I love to hear these stories of success and collaboration. Technology has played a key role in reaching these goals by improving communication between teachers and colleagues, teachers and parents, and teachers and students. With or without technology, parents' involvement in their children's education will always be crucial for success.

As a mom, I always wonder how school was, what my children did in class, and what they learned. I wish my children's teachers could have a blog or another site where I can see projects, assignments, games, and all those wonderful websites they recommend parents, through tons of separate note papers, with resources to help our children to practice their lessons. It will be terrific to find all in the same place!!

As a teacher, it blew out my mind just thinking on having my own office next to my classroom!! I think the idea of raising the educational standards will be faced better with improving training for veteran teachers, provide better installations, and make available the right technology for the use of the professors and students. Based on this article and the Mary Scroggs Elementary School experience, these elements seem to be essential to improve students' tests scores.

Kim Roselli's picture
Kim Roselli
Graduate Student - Instructional Technology

Inspiring! It's motivating to see that schools CAN integrate technology, and that teachers are part of the process. I am against just putting computers in classrooms and saying technology is integrated. This is clearly not the case here. All of the stakeholders are in communication- (teacher,students, parents, admin). No one is left out because they cannot afford internet because the school provides internet access devices to people who need them. I also like that the grant that was given through Bell had stipulations that included using "brain research to get the best learning plans" because students needs are always being addressed. The fact that teachers are included and they collaborate together is important because it proves that their opinions and expertise are important to the learning process. So we have a wonderful situation where all parties are involved and connected. I am most impressed that the economic divide does not effect any student's learning or communication, which is a major proponent of distance education and technology education. Everyone, everywhere, can really have an equal education.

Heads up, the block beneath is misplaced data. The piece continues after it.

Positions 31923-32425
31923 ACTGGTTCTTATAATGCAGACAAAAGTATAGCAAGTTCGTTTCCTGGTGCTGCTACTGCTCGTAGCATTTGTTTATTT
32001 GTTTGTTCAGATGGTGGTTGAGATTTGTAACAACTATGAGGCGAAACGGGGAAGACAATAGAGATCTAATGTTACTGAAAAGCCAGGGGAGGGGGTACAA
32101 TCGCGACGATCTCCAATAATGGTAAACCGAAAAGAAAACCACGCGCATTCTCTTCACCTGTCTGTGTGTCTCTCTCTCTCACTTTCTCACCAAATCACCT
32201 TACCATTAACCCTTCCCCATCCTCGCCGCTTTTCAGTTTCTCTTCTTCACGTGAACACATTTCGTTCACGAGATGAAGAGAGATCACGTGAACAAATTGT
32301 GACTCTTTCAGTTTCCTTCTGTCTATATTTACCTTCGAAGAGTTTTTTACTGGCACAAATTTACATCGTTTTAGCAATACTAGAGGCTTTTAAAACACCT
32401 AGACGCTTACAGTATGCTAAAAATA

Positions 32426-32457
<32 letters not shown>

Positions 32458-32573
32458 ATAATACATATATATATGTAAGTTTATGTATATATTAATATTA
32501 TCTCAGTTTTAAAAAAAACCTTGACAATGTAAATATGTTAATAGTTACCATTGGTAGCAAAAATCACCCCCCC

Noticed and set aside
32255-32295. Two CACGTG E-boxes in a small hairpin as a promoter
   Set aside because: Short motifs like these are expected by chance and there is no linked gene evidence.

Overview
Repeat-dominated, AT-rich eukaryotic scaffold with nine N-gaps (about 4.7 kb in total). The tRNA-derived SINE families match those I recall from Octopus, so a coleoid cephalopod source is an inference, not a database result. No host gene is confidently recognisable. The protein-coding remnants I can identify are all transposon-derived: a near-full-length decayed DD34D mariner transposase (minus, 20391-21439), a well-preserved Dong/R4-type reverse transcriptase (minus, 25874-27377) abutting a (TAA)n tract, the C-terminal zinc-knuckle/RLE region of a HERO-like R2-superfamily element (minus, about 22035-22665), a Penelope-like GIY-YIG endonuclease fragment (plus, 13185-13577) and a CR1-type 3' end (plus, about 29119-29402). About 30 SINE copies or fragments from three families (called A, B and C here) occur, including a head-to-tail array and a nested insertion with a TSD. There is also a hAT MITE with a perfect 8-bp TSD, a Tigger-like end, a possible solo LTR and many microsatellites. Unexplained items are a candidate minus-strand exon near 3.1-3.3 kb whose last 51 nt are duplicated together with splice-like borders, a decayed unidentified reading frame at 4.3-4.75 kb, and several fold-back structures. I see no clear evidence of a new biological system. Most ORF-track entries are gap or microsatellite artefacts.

Magdalene's picture
Magdalene
ASPIRING ELEMENTARY SCHOOL TEACHER FROM EAST STROUDSBURG PA

I am really impressed with all that is going on in this school, especially with the treatment given the staff and the parental involvement through technology. This is because parents are always wondering what their kids learnt at school. I also like the collaboration and mentoring teacher's ideas which will bring more ideas for teaching and relieve the stress.

Jules Miles's picture
Jules Miles
IT consultant

It's great to hear about this successful technology integration. Technology will play an increasing role in the education of students. Thanks to schools like this, parents, teachers and students will get more aware. And other schools will have to follow soon.

dawn619's picture

My mindset has shifted lately in taking more technology grad classes this summer. It is more apparent than ever that technology is a necessity in preparing our students for the future. Students must have access to daily technology...anything less is a disservice to them. This elementary school is a great model of what technology integration should look like. Now...time to start writing some grants!